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Until now I have been using XML parsing in my application, but I recently came across the use of XPath queries.

My question is, what is the better way to get the information from the XML? Under which circumstances should XPath queries be used.

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closed as primarily opinion-based by Jean-François Corbett, Kevin Reid, rene, Aperçu, ScottJShea Sep 16 '14 at 0:16

Many good questions generate some degree of opinion based on expert experience, but answers to this question will tend to be almost entirely based on opinions, rather than facts, references, or specific expertise. If this question can be reworded to fit the rules in the help center, please edit the question.

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Can you be more specific about what you mean by "xml parsing"? Are you writing your own parsers from scratch? –  Richard JP Le Guen Apr 2 '11 at 15:16
    
@Richard: After all, XPath is XML Parsing –  Eric Apr 2 '11 at 15:34
    
@Eric: Not at all. –  user357812 Apr 2 '11 at 15:38
    
@Alejandro: Is XPath not just an easy way to parse XML for the information you want? –  Eric Apr 2 '11 at 15:39
    
@AAAAAAAAA: Besides posible wrong terminology, this is subjective without complete use case. –  user357812 Apr 2 '11 at 15:40

5 Answers 5

up vote 3 down vote accepted

In terms of your personal development, "writing parsers" has no place on a CV, but XPath is a viable marketable skill.

This is because XPath is sufficiently generic to be reusable: you can use it over and over again for different XML, extracting different information. If you need to extract different information, it's a small change to a query as opposed to a large change to a huge chunk of code.

Using XPath also ensures that if you leave the project (or, I dunno, get hit by a bus) the next developer (who has XPath on their CV) will quickly and easily understand how to extract data from the XML. When you contrast that with the time it will take them to learn and understand your custom XML parsing code, using XPath is better for you team.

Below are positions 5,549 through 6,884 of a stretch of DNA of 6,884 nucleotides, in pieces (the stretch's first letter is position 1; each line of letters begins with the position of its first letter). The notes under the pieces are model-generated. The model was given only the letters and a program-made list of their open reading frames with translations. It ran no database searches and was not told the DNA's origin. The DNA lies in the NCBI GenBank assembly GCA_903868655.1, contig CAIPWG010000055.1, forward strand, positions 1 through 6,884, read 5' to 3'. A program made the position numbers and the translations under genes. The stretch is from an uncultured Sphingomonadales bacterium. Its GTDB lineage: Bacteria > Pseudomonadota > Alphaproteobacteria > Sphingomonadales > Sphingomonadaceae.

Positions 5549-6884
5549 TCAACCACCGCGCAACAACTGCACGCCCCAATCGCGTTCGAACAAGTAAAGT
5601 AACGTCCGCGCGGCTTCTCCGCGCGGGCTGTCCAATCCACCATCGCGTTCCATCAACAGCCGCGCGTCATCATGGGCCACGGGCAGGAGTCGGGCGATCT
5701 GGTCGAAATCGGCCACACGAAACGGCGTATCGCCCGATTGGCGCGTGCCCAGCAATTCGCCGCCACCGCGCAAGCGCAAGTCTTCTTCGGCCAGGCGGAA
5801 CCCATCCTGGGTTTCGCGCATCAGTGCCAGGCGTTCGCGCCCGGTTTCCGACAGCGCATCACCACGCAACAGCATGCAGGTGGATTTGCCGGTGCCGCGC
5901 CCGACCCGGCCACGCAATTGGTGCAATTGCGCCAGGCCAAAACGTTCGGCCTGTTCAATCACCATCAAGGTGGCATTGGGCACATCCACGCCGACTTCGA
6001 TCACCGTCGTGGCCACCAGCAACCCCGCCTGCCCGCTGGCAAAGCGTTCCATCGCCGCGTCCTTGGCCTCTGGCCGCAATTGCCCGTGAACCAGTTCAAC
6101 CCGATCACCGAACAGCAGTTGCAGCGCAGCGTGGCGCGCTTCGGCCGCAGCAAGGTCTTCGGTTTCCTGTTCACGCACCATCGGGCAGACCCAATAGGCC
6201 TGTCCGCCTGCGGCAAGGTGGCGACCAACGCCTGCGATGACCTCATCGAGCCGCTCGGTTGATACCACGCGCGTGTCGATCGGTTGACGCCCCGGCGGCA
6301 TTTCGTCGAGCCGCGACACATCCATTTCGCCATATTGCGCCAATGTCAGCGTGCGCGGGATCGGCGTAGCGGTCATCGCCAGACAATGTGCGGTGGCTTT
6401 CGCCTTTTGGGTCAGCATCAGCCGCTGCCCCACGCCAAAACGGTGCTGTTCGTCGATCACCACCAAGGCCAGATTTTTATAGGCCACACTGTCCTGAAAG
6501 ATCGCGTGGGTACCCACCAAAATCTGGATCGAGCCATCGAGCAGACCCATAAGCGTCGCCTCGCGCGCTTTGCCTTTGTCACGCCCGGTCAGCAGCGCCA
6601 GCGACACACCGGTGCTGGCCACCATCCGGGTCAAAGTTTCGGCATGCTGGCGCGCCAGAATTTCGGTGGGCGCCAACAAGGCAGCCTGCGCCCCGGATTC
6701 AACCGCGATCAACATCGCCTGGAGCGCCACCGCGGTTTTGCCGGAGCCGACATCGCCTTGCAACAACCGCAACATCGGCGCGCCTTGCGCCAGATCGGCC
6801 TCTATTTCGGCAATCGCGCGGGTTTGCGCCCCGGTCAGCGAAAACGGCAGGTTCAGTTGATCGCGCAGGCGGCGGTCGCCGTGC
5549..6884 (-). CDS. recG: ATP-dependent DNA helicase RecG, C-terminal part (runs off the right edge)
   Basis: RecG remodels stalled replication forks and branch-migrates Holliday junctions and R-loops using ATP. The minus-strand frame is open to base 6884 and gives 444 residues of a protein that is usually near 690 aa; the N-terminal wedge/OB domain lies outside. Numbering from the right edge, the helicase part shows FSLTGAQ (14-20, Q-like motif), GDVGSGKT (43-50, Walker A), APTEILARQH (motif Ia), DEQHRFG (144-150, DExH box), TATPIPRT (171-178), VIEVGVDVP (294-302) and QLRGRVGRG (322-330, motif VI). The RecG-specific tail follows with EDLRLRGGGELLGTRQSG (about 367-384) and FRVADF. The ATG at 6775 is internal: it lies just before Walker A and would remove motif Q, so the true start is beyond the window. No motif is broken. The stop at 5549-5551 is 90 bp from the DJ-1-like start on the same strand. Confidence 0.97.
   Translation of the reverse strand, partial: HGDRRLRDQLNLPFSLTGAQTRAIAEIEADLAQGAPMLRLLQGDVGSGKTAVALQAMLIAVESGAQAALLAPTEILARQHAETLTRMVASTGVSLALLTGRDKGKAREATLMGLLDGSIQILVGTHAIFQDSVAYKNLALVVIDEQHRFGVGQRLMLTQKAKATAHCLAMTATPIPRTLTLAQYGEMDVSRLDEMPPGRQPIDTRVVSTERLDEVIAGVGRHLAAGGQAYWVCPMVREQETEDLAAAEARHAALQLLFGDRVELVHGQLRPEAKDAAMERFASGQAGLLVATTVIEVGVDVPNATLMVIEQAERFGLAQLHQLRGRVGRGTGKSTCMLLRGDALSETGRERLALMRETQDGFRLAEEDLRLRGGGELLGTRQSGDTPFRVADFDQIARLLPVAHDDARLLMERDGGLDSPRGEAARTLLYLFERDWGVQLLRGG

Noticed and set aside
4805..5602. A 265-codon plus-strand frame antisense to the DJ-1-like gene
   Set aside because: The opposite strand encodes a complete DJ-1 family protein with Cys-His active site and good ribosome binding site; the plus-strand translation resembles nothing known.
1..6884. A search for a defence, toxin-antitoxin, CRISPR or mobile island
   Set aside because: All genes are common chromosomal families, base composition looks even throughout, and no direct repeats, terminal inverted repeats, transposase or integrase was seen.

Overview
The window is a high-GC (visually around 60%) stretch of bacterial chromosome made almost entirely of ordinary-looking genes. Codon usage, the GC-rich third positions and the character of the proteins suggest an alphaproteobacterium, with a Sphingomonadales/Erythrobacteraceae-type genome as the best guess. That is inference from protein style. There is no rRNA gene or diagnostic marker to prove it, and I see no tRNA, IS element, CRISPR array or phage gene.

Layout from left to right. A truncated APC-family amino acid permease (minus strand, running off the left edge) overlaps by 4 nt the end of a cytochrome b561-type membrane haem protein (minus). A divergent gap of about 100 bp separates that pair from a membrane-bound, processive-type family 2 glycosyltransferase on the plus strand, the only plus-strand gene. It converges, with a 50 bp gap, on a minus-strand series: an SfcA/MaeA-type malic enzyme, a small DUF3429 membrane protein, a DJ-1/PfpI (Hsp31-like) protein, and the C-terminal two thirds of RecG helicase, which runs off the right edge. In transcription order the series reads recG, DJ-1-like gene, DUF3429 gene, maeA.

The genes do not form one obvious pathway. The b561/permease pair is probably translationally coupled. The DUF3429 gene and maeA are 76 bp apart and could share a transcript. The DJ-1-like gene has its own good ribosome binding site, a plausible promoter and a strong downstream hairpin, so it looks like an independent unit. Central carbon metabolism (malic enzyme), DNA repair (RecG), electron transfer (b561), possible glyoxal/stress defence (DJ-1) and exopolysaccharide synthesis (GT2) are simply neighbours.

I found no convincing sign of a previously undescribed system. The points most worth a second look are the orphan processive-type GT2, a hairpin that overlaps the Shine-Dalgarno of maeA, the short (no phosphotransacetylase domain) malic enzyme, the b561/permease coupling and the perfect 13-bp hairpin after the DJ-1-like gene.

So, when do you not use XPath? When youre learning. If the software you're building isn't a professional product which has to be reliable, and you're writing it because you want to understand more about XML, recursion or context-free grammars, go for it and write your own tool! Hell, if you do a good job of it, maybe 10 years from now we'll be answering questions about why people should use AAAAAAAAAParser instead of XPath.

But if you're getting paid to deliver a product; if you're working with other developers on a team; if there's a chance that someday you will leave this code behind and someone else will be maintaining it, then use XPath.

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@Jean-Fr - I'm saying that in the event of an accident project knowledge shouldn't be isolated to your mind ;) –  Richard JP Le Guen Apr 2 '11 at 22:30

The number one benefit is that because XPATH-queries are already invented you don't have to manually develop (error prone) code to parse XML documents, you just have to learn the XPATH syntax :).

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Writing parsers is one of the most boring and buggy practices in programming. By using a standard parsing algorithm, such as one implemented to support XPath pointing and XQuery (don't forget XQuery!) you assure to both have

  • what should be the most bug free code (please chose a good support library if the language you're using don't natively support XPath/XQuery)
  • the best performances: your parser will hardly be as optimized as the native (or library) one

If you need complex stuff and XPath doesn't suit all of your needs, consider XQuery.

Cheers.

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In my opinion XPath is mostly easier. But it all depends on what and how much info you want to fetch. This thread has some good points: Should I use XPath or just DOM?

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You say: "Until now I have been using XML parsing in my application"..

Well, yes, however you want to process XML, the first step is always to parse it. The difference is in how you the process the data after it is parsed. There's a whole range of choice here: processing SAX events, navigating the DOM, binding to Java or C# objects, using declarative XML-specific languages such as XPath and XQuery. You don't say which of these you are currently using, or what task you are carrying out, so it's not possible to explain why (or whether) using XPath or XQuery would be better.

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